• PATRICK, I AM A SURVIVOR OF 3 CATHOLIC PRIESTS ABUSE THAT SCANNED 27 YEARS. MY FIRST ABUSER, FATHER RICHARD DOLAN I WAS 13/2 YEARS OLD AND AFTER 2 OFFICE VISITS THREW ME OVER HIS DESK AND AS I WAS LOOKING AT THE CROSS HE SODOMIZED ME AND SAID I WAS RAPING GOD. FR. DOLAN NOW LIVES IN TENNESSEE WHICH HE HAD HIS OWN HOUSE BUILT AND ASSISTS AT HIS PARISH NOW AS A LAY PERSON AS HE LEFT THE CHURCH IN THE EARLY 80’S. HE IS PRESENTLY ON THE PHILA. ARCHDIOCESE WEBSITE BECAUSE I FOUND HIM 4 YEARS AGO AND CONFRONTED HIM AND IT IS ALL ON A DVD AND WITH THIS DVD THE REVIEW BOARD FOUND ME TO BE CREDIBLE. ALL I WANT IS FOR PEOPLE TO WRITE TO THE LEGISLATORS AND TELL THEM YOU WANT A 2 YEAR WINDOW SO I CAN HAVE MY DAY IN COURT BY A JURY OF MY PEERS AND PROTECT ALL CHILDREN WITH HAVING A LAW WITH NO STATUTE OF LIMITATIONS.
      EVERYTHING YOU WRITE IS ALWAYS ON TARGET AND IT IS YOUR DEEP UNDERSTANDING AND COMPASSION THAT CONTINUES TO GIVE ME HOPE.

      • Vicky,

        I am so sorry about what happened to you. If you haven’t been told 1000 times already, “it wasn’t your fault”. You did nothing wrong, and the world has wronged you. I am so sick that a 13 year old had to figure that out all by herself.

        I am so proud of the fact that you survived. One of my goals is that someday, Catholics act like actual Christians, and welcome you back like a war hero, like someone who has survived something that the rest of them would not have had the courage to survive, and that you get the respect and honor you deserve. You are so much stronger than any Philadelphia Catholic can understand.

        You should be held in high esteem for surviving until now, and I feel so sorry for those that didn’t, that committed suicide or gave in to drinking, drugs, et cetera.

        Be strong. I can’t be down there physically, but I will be fighting with you shoulder to shoulder on this. I’m a social media and internet marketing expert, so I promise to work as hard as I can to teach the world how lucky we are that Vicky and others like her are as tough as they are.

        Stay tough. I would be proud to call you my friend.

      • Vicky, I met you at a rally a few months ago and was deeply touched by your story. I admire you immeasurably. You are brave, strong, smart and righteous. I am so thankful that you have had the emotional stability (though I can only imagine how difficult it has been) to go on and make a life for yourself, despite the crimes that were inflicted upon you and that you were forced to deny. No human being, much less a child, should have to endure such torture. An NO known perpetrator should be allowed to escape justice. God Bless you and your loved ones. I have and will continue to support the change in the statute and I pray that you have your day in court.

    • Patrick,
      I am in full agreement with you …that we laity have the numbers for an overthrow. The problem, I believe, is that WE, on this website, are in the minority. So many folks around me (many of them friends and some family) seem oblivious to the magnitude of it all. Many still seem to revere priests and the hierarchy to the point of denial. Even dear Karen, commenting here, did not walk out on a sickening sermon due to “respect.” I was no different up until this last Grand Jury Report, so I completely understand. But I walked out when Justin Rigali’s 1st letter (after the Grand Jury arrests) was read in Church….I was the only one. But I just HAD to leave. I don’t feel that I owe respect when I am hearing lies or hypocrisy from the pulpit. That’s not respecting US. But, again, I was the only one.

  11. I was a catholic for 47 years. Now, I am not sure that I am any more. I stopped going to mass a week before the latest group of priests were “suspended”. I had just sat through a homily by a priest at St. Isaac Jogues in Wayne. He spoke about forgiveness and how people want to be vindictive and get revenge. He was so ignorant he sited Hamurabi’s Code, “an eye for an eye” but attributed it to the Jews. As I sat there, I knew this was about the abuse of children by Catholic priests. I was so angry, I wanted to leave but I didn’t want to be disrespectful so I stayed until the end of mass. Later that week, that priest was removed from duty as one of the priest sited in the grand jury report. I was sick! I felt it while I sat there, I knew what he was saying was twisted and evil. The Catholic church has manipulated people for thousands of years. Priest, being better educated that the masses, played on peoples fears and in many ways enslaved them to rituals and mindless following. People are now educated and able to think for themselves…so the Catholic church is losing its power. I have prayed every day for guidance as to what to do,where to worship. I am going to another christian, non catholic church now and I enjoy it. I still have faith in God, I just don’t have faith in the church. The Church is supposed to be the people, not the institution…where did they lose that concept?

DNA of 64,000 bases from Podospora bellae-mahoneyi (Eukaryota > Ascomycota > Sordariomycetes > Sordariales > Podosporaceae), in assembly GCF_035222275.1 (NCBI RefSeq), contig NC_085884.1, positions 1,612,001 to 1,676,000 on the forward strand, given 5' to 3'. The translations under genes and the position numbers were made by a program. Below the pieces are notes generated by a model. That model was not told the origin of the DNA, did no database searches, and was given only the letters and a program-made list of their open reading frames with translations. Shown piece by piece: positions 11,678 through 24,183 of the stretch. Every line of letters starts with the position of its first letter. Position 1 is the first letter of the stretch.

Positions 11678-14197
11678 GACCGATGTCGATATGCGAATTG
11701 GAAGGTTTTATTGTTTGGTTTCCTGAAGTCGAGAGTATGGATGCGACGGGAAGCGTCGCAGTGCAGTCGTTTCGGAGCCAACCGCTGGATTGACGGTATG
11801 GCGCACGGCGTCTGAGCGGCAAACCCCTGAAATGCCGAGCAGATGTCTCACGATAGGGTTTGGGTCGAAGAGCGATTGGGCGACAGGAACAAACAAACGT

• Karen,

      What was the priest’s name? These first hand accounts will help to show the Philadelphia congregation what they have been listening to.

      • The Rev. Steven J. Harris of St. Issac Jogues Catholic Church in Wayne, Pa.

      • In the spirit of fairness Patrick, this was my opinion, not fact. I can only describe my reaction, not the motivation of the speaker. I also know one of the other priests listed in the grand jury report, I worked with him as a teenager and I was shocked to see his name on the list. I sincerely hope that these men are not being “thrown under the bus” by the Arch Diocese. At this point, the level of mistrust is so deep, I don’t believe anything that is coming from them.

    • You made the right choice. Many stay because they don’t know where to turn; but, one doesn’t have to go anywhere- just start tasting God’s Word … [without the framework the Romanists place around it.]

  12. Please contact your state legislators, telling them that it is essential for the protection of children in Pennsylvania, that both House Bill 832 and House Bill 878 be passed.

    To find your PA state legislator go to:

    http://www.legis.state.pa.us/cfdocs/legis/home/findyourlegislator/